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Cochlea-Based Spectral Decomposition of Sensor Signals for Resource-Constrained Sensor Networks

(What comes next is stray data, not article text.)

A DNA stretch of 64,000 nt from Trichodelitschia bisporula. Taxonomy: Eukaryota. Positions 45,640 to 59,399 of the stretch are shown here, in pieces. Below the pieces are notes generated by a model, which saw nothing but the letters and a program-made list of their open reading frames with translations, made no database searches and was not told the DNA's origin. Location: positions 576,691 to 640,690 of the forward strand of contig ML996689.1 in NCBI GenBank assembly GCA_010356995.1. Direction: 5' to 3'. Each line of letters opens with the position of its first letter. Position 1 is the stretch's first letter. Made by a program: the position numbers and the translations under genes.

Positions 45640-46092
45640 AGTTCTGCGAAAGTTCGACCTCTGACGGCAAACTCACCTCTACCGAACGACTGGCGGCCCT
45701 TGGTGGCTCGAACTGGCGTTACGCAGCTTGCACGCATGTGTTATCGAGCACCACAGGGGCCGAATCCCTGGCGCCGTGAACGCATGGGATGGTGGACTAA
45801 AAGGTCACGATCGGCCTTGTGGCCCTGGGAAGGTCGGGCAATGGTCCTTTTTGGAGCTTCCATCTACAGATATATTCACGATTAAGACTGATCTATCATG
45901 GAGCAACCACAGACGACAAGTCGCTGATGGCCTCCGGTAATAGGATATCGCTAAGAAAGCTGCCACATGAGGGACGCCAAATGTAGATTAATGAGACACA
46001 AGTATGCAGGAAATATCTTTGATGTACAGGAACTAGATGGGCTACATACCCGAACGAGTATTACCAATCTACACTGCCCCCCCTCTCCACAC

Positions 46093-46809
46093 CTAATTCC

The biological nervous system represents a highly efficient method of sensing and transmitting information from the external world through a condensed format. Additionally, the system is capable of aggregating information from various sources and actuating based on the perceived external stimulus. This entire process is performed instantaneously, allowing for real time sensing and actuation. Of particular interest in this study is the succinct sensing methods exhibited by the human ear, which can comprehend a wide variety of sound frequencies, as well as a large range of decibels. To perceive sound, the ear uses a novel method of place theory and frequency decomposition. This study will focus on mimicking the techniques used in the ear for applications of signal decomposition in sensor networks. The benefit of this method can be a highly compressive form of data that requires less bandwidth and energy in resource constrained sensor networks. The accuracy of the proposed signal decomposition technique was validated using simulated sensor signals. Additionally, a prototype signal decomposition device was developed to experimentally validate the decomposition technique.

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